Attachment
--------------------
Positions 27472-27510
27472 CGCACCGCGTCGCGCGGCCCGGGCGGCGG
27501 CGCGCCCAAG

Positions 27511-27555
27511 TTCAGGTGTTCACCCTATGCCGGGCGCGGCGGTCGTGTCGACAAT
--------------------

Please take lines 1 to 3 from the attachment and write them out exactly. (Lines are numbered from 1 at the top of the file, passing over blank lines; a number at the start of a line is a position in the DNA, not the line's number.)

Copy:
Positions 27472-27510
27472 CGCACCGCGTCGCGCGGCCCGGGCGGCGG
27501 CGCGCCCAAG